Negotiations are falling apart, in a stark reflection of the political climate in Latin America. After several attempts at holding COP25 in Latin America, we have found ourselves back in Europe, hosting a Latin American Presidency in Spain.
The agenda has polarized talks on common time frames, the transparency framework, and adaptation. Progress in the negotiations on market mechanisms has so far also been incredibly disappointing.
Have Parties not learned enough from the failure of market responses in Chile to block loopholes?
Going into the final plenary, it seems progress on any of these crucial points is entirely out of the question; countries have acted entirely in their own interests, remaining deaf and unresponsive to the calls for action coming from outside.
The parallels are eerie between the social injustices and oppression of civil society happening in many parts of Latin America and the shrinking space for civil society found here at this COP. The voices of minorities, those who are most affected, least responsible, and fighting for their future, are being ignored, both in Latin American and in this COP.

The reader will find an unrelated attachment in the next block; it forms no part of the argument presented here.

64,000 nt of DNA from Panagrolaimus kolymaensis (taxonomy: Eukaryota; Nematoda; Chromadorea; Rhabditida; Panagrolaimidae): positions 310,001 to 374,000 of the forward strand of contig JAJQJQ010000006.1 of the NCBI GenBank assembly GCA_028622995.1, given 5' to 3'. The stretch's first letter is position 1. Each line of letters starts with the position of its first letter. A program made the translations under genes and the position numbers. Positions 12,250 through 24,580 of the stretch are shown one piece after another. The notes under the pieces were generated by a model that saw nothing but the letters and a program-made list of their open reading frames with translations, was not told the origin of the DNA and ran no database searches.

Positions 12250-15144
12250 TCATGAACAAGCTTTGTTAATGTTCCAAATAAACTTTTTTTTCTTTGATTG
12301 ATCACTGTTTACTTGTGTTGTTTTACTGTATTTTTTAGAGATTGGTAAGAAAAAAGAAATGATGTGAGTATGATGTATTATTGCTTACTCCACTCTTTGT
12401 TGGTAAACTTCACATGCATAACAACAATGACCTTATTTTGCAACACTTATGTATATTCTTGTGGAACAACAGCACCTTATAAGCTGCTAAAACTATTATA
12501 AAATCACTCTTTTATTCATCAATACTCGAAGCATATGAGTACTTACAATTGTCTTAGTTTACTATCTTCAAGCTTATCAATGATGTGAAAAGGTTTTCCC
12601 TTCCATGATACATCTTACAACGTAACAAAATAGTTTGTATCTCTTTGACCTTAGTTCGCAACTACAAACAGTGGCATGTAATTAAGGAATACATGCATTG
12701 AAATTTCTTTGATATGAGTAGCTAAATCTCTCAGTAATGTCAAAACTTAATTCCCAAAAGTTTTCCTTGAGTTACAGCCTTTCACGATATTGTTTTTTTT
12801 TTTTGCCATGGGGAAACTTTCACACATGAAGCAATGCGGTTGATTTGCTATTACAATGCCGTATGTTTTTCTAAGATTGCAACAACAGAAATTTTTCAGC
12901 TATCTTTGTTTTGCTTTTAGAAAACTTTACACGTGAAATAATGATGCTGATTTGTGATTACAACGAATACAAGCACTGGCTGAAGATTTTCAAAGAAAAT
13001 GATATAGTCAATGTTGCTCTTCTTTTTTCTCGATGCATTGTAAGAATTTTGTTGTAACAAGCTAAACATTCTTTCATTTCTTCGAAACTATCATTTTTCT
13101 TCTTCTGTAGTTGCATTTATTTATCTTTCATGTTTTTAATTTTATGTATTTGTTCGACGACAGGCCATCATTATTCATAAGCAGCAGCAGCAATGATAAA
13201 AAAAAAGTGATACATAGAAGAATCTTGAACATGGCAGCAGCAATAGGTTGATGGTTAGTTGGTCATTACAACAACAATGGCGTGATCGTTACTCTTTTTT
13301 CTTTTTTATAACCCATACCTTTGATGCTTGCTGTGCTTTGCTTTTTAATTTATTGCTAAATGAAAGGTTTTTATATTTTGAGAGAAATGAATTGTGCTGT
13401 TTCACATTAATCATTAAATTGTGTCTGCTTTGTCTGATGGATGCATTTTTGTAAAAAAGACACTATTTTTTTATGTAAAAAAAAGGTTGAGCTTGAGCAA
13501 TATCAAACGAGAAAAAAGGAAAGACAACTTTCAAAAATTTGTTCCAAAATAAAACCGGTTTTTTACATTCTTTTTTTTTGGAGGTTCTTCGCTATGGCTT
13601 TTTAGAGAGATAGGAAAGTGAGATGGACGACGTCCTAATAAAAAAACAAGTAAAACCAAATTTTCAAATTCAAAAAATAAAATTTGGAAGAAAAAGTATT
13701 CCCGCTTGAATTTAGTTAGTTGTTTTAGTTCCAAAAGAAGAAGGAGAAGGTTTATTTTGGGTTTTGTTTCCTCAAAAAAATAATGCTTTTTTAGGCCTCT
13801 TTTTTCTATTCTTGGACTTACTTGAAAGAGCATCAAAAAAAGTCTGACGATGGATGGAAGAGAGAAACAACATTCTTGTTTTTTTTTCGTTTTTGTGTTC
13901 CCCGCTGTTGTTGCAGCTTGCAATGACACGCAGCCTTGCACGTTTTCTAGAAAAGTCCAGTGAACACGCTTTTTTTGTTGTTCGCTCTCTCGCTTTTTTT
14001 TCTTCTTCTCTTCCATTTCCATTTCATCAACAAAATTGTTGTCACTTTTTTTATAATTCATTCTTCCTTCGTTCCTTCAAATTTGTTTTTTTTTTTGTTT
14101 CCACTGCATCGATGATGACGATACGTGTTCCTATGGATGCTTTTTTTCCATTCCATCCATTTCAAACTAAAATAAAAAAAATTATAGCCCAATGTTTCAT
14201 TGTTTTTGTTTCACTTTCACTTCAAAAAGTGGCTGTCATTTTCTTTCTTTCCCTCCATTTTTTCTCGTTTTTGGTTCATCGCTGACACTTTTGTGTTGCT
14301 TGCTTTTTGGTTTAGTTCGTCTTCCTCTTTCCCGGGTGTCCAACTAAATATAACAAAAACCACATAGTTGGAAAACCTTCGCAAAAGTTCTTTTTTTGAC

The Escazú Agreement, which will provide the tools for establishing and protecting a dignified and sustainable environment and provide agency to disadvantaged Latin American communities, also gained little traction in Madrid. This agreement is crucial to protecting those who are fighting to protect our future, yet governments have been slow to sign on and ratify it. Instead, we hear, too frequently, reports of environmental defenders being threatened, harassed or even worse.
So far, this Latin American COP has ECO feeling left out in the cold. With so much at stake, ECO questions if a comprehensive and ambitious COP decision is too much to expect of a country so socially and politically fragmented? However, for all its history of turmoil, Latin America also has a history of resilience; ECO will reserve its final judgement until plenary closes tonight.